Over 800 people attending the RIC in Glasgow on 24th November certainly thought so. The feelgood factor among delegates was palpable as the vast majority left the conference with a rekindled belief in the progressive possibilities of independence and a growing belief that a Yes vote in 2014 was within our grasp.
I have to admit that even aging cynics such as myself were somewhat swept away by the youthful enthusiasm and international solidarity so openly displayed, from platform speakers to those participants who had to stand around the fringes of the overflowing main conference suite.
After years, or is it decades, of fighting rearguard actions against the relentless assaults on democracy, workers rights and all the social advances of the twentieth century by the neo-liberal New World Order, we began to hear messages of hope and an expectation of a new dawn for the Scottish and international left. As much of Europe descends into acute economic collapse, social breadown and the imminence of fascism, Scotland has an almost unique opportunity to break free of the confines of the British State and the City of London and develop a radical alternative to austerity and capitalism. This emerging narrative of hope is a welcome antidote to the other much circulated story of defeat and pessimism.
One of the most important political factors to emerge was the placing of the independence debate within the context of the post-Seattle anti-globalisation and anti-capitalist movement. As Pat Kane has already expressed http://www.thoughtland.info/2012/11/-radical-independence-conference-three-observations.html#more there was a sense of a generational handover to this younger generation of activists for whom personal empowerment and anti-hierarchical processes are inherent in their makeup. For me, this was probably the most significant single outcome of the conference.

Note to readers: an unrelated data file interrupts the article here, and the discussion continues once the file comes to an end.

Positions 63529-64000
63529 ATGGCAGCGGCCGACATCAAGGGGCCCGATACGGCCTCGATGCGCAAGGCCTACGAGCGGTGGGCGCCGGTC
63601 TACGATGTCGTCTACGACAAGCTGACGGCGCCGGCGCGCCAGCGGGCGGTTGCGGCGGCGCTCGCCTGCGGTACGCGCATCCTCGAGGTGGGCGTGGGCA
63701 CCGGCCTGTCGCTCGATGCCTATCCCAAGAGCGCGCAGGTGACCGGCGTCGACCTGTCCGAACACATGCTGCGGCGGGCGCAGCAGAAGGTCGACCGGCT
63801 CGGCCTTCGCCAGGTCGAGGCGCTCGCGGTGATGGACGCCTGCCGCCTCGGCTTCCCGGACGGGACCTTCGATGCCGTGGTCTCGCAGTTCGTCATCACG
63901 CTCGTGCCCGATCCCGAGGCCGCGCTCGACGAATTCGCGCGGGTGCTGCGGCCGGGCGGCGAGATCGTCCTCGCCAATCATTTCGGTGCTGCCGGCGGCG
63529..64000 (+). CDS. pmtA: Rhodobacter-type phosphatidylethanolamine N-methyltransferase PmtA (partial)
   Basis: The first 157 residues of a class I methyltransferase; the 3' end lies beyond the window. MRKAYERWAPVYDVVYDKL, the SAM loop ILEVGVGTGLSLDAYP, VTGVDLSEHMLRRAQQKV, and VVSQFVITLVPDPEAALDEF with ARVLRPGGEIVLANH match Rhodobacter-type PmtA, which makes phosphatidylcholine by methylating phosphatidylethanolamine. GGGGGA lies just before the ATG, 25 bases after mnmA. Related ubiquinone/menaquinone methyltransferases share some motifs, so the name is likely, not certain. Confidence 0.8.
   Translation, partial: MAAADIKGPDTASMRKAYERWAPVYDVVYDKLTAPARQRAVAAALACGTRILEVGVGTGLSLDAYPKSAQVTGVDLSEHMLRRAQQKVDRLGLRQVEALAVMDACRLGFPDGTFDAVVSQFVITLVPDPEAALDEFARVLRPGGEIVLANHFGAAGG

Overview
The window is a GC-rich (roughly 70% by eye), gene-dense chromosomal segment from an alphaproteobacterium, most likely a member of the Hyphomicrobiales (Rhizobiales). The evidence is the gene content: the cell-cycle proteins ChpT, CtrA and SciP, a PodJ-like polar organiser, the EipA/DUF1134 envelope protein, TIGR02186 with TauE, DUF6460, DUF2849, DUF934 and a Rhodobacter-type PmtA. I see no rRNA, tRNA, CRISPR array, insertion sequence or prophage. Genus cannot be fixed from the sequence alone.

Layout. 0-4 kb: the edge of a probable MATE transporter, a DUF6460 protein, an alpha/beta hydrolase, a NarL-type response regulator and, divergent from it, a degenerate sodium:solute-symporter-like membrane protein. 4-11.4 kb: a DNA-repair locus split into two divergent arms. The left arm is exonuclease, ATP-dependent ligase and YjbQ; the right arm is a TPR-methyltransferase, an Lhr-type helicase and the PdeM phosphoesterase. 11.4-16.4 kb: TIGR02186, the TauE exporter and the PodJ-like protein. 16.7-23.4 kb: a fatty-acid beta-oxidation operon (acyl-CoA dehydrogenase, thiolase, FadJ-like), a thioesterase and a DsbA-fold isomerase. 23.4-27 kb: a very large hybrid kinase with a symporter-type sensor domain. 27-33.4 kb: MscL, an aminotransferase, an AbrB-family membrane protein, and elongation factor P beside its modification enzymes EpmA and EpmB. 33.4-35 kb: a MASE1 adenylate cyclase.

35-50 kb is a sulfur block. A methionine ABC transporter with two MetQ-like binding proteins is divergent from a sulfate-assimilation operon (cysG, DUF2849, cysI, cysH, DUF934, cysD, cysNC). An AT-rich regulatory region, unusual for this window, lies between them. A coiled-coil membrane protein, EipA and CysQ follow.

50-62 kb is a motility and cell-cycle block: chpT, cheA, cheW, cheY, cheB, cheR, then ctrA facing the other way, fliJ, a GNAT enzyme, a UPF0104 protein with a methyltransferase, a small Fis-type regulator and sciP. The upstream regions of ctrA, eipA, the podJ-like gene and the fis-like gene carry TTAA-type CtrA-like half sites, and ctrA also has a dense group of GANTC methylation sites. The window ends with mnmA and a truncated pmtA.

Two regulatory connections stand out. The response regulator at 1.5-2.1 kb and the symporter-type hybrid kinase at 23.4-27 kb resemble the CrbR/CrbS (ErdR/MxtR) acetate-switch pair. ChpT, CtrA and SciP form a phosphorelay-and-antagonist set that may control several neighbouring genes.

It was apparent though, at least in the workshops I was able to attend, that the top-table speakers, mainly drawn from the ‘official’ left were significantly out of touch with their audience and the most telling and incisive contributions came from the body of the hall.
In the Scottish Republic -A Modern Democracy workshop, four speakers were each given 15 minutes to say pretty much the same things whilst the grassroots sat on their hands. Some of their critiques of monarchy and Crown Powers were quite interesting but significantly none had anything to say about how a modern democracy could actually function. It was left to the contributers from the floor to raise the issues of community-led decision-making and participatory democracy, and, tellingly, to overwhlmingly reject an elected head of state as in any way a progressive or radical idea for a 21st century democracy.
The afternoon workshop session on Education and the Future of Work, despite having a six member platform, managed to allow more time for contributions from the floor which probably could have led to a real discussion but for a shortage of time as the day came to an end. Here too, ideas of direct participation in decision-making were expressed from the floor for both the workplace and the school. The need for education in making consensual decision making to allow the breaking down of hierarchies was also a general theme.
Clearly the grassroots are more politically advanced than their would-be leaders and have somehow imbibed an anarchistic analysis of political and economic structures. This undercurrent of thought should encourage us all to take an active role in the development of policies for radical independence and participate in local round table forums to develop the political ideas which will engage and enthuse all those currently dis-satisfied with politics and politicians of all sorts.